Fijian writer Rokonadravu wins Commonwealth Short Story Prize Pacific category
Fijian writer Mary Rokonadravu has won the 2022 Commonwealth Short Story Prize in the Pacific category for her story ‘The Nightwatch’, described by Pacific region judge, Wiradjuri writer, poet and academic Jeanine Leane, as ‘a wry and poignant satire’.
‘The current environmental crisis in the Pacific region is cleverly juxtaposed against the backdrop of a political coup in an extended metaphor that destabilises and unsettles Eurocentric values such as meritocracy, classism, consumerism, and Christianity,’ said Leane of the winning story. ‘Characters come to life through quirky dialogue, using local language, as an embodied sense of place threads through the fragmented chaos of a country ravaged by extraction colonialism.’
Rokonadravu previously won the Pacific category of the Commonwealth Short Story Prize in 2015 and was shortlisted in 2017. On winning the 2022 prize, she said: ‘I don’t have to leave the islands of the Pacific in order to be heard. I chose to remain in Fiji, to remain in the Pacific, and to tell stories from here. It was a difficult choice early on because there is no literary and publishing infrastructure in Fiji and this win is reaffirming.’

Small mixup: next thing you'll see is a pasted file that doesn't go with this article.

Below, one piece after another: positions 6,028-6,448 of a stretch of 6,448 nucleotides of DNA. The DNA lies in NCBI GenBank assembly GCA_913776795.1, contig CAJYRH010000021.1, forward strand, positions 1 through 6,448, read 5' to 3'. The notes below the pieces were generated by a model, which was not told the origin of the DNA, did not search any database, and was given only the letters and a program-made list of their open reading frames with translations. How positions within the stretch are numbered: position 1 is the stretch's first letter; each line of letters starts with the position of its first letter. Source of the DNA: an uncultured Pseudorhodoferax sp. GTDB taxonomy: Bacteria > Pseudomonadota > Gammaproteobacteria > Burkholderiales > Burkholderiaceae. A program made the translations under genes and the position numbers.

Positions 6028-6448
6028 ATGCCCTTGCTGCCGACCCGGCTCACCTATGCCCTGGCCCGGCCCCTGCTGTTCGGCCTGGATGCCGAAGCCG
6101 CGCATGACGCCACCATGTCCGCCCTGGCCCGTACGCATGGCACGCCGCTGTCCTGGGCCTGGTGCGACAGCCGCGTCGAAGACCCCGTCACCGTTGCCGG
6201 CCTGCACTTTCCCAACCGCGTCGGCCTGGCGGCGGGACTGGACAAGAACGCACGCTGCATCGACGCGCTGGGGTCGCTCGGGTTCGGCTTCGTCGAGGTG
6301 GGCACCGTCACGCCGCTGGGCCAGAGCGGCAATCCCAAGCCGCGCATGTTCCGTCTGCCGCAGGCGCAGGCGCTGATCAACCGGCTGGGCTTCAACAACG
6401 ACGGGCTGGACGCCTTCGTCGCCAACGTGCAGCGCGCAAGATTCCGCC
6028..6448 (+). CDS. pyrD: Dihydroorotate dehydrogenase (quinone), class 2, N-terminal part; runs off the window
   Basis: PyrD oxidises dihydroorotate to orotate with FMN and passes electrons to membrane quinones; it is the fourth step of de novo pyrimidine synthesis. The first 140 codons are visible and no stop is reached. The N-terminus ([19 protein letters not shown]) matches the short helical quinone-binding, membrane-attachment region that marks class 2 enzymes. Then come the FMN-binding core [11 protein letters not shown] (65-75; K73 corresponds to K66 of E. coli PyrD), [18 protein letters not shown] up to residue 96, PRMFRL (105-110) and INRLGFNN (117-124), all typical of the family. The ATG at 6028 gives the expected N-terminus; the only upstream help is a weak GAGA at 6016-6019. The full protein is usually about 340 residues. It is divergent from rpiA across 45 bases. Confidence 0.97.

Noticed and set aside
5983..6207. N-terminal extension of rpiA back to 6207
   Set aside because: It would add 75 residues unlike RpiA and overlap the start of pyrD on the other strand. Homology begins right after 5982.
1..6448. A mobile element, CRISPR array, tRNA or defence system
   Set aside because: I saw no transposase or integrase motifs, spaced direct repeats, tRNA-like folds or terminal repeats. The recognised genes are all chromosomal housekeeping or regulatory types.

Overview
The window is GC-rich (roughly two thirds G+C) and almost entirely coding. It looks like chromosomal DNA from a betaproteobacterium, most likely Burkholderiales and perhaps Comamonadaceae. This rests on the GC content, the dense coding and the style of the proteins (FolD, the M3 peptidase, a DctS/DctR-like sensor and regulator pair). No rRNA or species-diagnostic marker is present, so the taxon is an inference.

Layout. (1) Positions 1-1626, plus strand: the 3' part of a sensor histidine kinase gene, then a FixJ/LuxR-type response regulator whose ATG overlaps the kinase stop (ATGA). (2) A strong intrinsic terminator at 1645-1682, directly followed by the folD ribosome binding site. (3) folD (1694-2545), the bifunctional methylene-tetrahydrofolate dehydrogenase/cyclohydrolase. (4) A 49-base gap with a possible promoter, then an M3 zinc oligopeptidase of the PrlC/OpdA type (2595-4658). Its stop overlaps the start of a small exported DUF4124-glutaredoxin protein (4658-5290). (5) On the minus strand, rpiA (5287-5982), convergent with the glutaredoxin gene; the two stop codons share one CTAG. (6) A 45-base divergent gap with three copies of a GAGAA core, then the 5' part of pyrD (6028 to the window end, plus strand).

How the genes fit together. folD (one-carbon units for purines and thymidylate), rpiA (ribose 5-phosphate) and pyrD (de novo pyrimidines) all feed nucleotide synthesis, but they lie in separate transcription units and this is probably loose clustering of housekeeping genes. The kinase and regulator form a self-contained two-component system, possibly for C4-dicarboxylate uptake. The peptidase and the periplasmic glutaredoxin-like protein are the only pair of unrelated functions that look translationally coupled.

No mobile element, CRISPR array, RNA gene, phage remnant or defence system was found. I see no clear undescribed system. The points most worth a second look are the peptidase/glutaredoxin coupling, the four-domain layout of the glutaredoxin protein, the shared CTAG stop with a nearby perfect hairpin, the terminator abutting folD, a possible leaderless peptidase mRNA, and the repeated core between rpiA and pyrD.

Rokonadravu’s story was chosen from a shortlist of 26, including three Australian and New Zealand writers, across five regional categories. The five regional winners each receive £2500 (A$4400) and their stories will be published online by Granta in the lead-up to the announcement of the overall winner, to be announced on 21 June. The overall winner receives £5000 (A$8800).
The full list of winners in each category is as follows:
- ‘and the earth drank deep’ by Ntsika Kota (Africa)
- ‘The Last Diver on Earth’ by Sofia Mariah Ma (Asia)
- ‘A Hat for Lemer’ by Cecil Browne (Canada and Europe)
- ‘Bridge over the Yallahs River’ by Diana McCaulay (Caribbean)
- ‘The Nightwatch’ by Mary Rokonadravu (Pacific).
The Commonwealth Short Story Prize is awarded annually for the best piece of unpublished short fiction from the Commonwealth’s 54 member states. Entries can be submitted in Bengali, Chinese, Creole, English, French, Greek, Malay, Portuguese, Samoan, Swahili, Tamil and Turkish. The overall winner of last year’s prize was Sri Lankan writer Kanya D’Almeida.
For more information about the prize, see the website.